Wednesday, August 13, 2014

Our Surrogacy Journey

In the summer of 1985, a young lady gave birth to a beautiful, brown-eyed girl. She loved this precious baby girl so much that she knew the best thing for this innocent little miracle was to give her to another family to raise. She courageously gave that baby life and then selflessly gave a couple from Grove City, Ohio the gift of a baby girl. This couple knew the struggle of infertility, because they lived it. For years, they tried to have a baby and could not. Their journey led them to adopt a strong baby boy in 1982 and then this sweet little girl in 1985. After years of trying to have a baby, they now proudly had two beautiful children to call their own. Their family was complete.

Twenty-eight years later, that brown-eyed baby named Gina, now a married woman, would quickly become the mother of three baby boys. She would hear of friends and family who struggled to get pregnant and wonder how she was so lucky to have been given the amazing gift of babies so easily. She would often think of these friends, family, and the millions of other women who deal with infertility on a daily basis and feel helpless, knowing there was nothing she could do to make their pain any easier.

However, one night over a casual conversation with some co-workers, the topic turned to that of surrogacy. This brief conversation sparked an interest in Gina's heart to see if this was something she could actually do for somebody. She was young, in good health, and had three successful pregnancies with zero complications. In fact, being pregnant was something she truly enjoyed. She assumed she would be the perfect surrogacy candidate. She was given the gift of life as a baby by her biological and adoptive parents. She had been given the gift of life from God in three perfect baby boys. Now, Gina set her gaze on nothing less than returning this special gift to another couple.

The Day That Changed Everything
For a brief moment, the entire world went into slow motion, and all that was running through my head was this phrase: "All of these people want babies. All of these people want babies. All of these people want babies."

It was a beautiful, bright, and sunny Chicago spring morning that first time we energetically walked into the fertility clinic located in a neighborhood just north of the city. The waiting room had an energy that I had never before felt in my 29 years of existence. With all of the energy and activity that was occurring around the waiting room, the entire building seemed to be spinning. One patient after another filed in and was quickly escorted by one of the nurses to an assigned examination room.

As we waited, I remember asking our agency coordinator from Alternative Reproductive Resources, "Is it always this busy?" She simply answered, "Yes." Her answer was quick - one word to be exact - but that one word confirmed in my mind and heart that the journey of surrogacy my wife had chosen, and one that I was determined to join her on, was exactly the path we needed to take.

I remember thinking, "Is there something about this time of year that makes the center so busy? Is there some kind of IVF sale going on? Surely this many people cannot be struggling with infertility! Surely there must be an explanation to all of this!”

“Yes, the fertility clinic is always this busy”, she replied, confirming the reality deep within my soul. It was a simple answer, but the depth of that one word could not have been more complex. The fact remained that this room was over-crowded, and the implications of that reality were about to change our lives forever.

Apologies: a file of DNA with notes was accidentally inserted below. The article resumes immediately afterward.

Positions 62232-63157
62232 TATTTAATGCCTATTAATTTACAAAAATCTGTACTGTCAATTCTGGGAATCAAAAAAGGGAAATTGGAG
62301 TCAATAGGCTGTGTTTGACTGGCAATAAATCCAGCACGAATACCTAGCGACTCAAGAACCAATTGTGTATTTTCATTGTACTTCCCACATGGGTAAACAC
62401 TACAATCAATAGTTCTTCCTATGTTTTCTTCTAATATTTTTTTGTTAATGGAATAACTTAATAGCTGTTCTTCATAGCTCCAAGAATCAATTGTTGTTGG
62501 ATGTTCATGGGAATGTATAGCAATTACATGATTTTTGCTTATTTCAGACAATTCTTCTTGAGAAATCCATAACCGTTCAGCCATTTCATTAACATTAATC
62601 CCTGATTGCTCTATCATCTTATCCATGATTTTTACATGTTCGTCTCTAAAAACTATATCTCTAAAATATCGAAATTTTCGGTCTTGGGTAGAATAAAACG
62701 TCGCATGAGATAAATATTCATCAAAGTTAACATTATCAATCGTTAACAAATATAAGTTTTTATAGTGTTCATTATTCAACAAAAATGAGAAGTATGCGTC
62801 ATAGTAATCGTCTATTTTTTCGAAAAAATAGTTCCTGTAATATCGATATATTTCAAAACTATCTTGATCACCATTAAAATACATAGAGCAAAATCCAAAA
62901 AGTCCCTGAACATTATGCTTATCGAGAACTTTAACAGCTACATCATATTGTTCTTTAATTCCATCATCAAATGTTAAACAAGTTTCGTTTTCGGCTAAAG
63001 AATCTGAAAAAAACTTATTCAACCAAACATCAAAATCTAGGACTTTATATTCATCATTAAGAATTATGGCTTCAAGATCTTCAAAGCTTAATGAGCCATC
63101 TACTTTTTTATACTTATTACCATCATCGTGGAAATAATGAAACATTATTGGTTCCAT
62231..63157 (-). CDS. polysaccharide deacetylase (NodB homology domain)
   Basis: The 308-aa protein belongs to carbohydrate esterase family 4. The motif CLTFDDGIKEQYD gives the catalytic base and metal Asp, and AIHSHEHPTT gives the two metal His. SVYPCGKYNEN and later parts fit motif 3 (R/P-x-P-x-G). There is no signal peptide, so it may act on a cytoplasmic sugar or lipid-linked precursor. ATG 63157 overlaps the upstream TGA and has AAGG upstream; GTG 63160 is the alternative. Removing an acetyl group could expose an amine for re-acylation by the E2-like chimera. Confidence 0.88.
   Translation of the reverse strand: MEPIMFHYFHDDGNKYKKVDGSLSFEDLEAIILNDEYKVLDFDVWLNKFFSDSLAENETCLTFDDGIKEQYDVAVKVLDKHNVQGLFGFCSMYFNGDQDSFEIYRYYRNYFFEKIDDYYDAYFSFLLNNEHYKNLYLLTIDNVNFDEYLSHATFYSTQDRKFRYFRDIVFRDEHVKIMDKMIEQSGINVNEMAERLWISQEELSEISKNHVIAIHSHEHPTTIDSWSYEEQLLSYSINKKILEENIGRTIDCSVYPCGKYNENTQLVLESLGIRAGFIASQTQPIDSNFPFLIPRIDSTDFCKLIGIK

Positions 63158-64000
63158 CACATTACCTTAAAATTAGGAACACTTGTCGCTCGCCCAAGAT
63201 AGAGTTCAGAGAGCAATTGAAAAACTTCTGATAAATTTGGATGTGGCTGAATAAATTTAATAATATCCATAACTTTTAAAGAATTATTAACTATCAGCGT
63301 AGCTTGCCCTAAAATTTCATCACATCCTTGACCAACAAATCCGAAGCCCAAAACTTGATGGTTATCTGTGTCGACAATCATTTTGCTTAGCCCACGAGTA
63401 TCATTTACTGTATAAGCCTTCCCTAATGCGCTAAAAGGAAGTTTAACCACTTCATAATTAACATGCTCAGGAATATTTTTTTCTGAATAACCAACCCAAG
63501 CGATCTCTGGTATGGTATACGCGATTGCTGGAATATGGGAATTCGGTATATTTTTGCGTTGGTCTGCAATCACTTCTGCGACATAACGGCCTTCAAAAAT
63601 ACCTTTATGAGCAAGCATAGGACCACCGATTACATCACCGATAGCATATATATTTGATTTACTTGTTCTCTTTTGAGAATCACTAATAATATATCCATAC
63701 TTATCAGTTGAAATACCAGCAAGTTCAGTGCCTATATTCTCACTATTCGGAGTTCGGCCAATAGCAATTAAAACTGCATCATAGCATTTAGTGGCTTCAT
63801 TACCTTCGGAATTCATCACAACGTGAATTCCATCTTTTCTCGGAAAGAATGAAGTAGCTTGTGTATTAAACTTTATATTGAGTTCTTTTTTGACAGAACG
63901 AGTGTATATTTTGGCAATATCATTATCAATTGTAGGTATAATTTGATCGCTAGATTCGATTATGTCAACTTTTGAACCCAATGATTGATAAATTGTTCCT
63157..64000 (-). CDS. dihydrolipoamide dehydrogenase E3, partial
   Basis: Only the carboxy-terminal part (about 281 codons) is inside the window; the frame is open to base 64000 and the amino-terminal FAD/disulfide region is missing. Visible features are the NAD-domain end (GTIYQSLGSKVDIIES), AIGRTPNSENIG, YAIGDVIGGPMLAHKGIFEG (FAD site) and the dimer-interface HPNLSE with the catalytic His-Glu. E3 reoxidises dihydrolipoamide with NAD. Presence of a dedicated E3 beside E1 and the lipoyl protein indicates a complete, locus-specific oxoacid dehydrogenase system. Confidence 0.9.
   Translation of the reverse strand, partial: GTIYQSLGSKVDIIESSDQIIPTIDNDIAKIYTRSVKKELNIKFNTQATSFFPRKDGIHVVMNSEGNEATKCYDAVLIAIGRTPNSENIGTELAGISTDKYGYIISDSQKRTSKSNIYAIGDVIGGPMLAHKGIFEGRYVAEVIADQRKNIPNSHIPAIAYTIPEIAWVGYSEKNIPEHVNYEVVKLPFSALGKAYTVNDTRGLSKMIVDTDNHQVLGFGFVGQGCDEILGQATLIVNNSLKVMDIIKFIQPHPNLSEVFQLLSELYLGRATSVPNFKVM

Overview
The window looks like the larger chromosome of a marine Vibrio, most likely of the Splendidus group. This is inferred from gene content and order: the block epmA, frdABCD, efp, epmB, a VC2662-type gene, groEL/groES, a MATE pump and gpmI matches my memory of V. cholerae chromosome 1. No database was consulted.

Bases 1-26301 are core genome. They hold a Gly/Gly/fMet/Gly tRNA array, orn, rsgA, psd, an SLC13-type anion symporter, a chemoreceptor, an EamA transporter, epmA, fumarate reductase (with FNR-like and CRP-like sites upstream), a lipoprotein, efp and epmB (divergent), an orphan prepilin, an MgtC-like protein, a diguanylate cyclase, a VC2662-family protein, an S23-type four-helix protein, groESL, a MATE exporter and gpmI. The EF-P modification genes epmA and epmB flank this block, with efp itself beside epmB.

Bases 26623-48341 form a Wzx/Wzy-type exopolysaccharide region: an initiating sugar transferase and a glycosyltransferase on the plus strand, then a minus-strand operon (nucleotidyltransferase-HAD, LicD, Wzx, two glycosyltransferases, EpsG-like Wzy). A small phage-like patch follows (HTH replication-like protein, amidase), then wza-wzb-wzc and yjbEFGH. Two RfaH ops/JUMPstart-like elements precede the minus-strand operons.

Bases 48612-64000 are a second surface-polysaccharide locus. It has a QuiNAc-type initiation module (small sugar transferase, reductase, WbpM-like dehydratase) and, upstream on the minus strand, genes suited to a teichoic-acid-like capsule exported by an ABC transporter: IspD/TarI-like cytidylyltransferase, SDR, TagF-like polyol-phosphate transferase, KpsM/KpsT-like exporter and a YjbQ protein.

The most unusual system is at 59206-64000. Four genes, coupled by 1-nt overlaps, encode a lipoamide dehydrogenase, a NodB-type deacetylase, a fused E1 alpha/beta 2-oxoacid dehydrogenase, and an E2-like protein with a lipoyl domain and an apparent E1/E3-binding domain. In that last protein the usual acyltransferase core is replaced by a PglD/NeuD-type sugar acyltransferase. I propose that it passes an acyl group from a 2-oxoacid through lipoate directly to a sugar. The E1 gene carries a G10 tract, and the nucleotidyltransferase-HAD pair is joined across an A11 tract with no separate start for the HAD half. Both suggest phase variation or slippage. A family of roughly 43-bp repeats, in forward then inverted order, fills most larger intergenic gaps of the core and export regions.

The Facts

After our coordinator stated that the fertility center was in fact always busy, we sat down and she informed us of a couple of facts:

  • The inability to have a child affects 6.7 million women in the U.S. (approximately 11% of the reproductive-age population) (Source: National Survey of Family Growth, Centers for Disease Control and Prevention [CDC] 2006-2010).
  • One in eight couples (or 12% of married women) have trouble getting pregnant or sustaining a pregnancy (Source: National Survey of Family Growth, Centers for Disease Control and Prevention [CDC] 2006-2010).

Before that spring day in Chicago, these facts would have gone in one ear and out the other - not because I do not care about people who do not have the ability to become pregnant - it’s just that oftentimes we do not tend to give something much thought until it directly affects us. That day as we sat in the waiting room, I looked around at all of the people who wanted to have babies, and those facts could not have moved me more.

I saw men and women from all walks of life in that room. Looking around, I saw Caucasian and African-American people; I continued to look and saw people of Asian and Middle-Eastern descent. I saw young couples and older couples. I saw desperation and determination. I saw hope and courage. I saw faith. I saw joy and anticipation. By being in that room, I saw couples declaring an expression of love that swore to move mountains in order to reach the child that would one day be born to them.

The statistics our coordinator outlined as we waited in that crowded room were no longer just numbers. These statistics had faces. These faces had stories. No, these were not just statistics: these were people. These were people on a journey. Some may call it a mission to go through years upon years of struggle, some more than a decade, to reach that moment they first hold their baby. Some may get to reach that moment and others may not, but all of them believe the struggle is worth the sacrifice. Sitting in that room, Gina and I began to believe with them and were about to join them on their collective journey.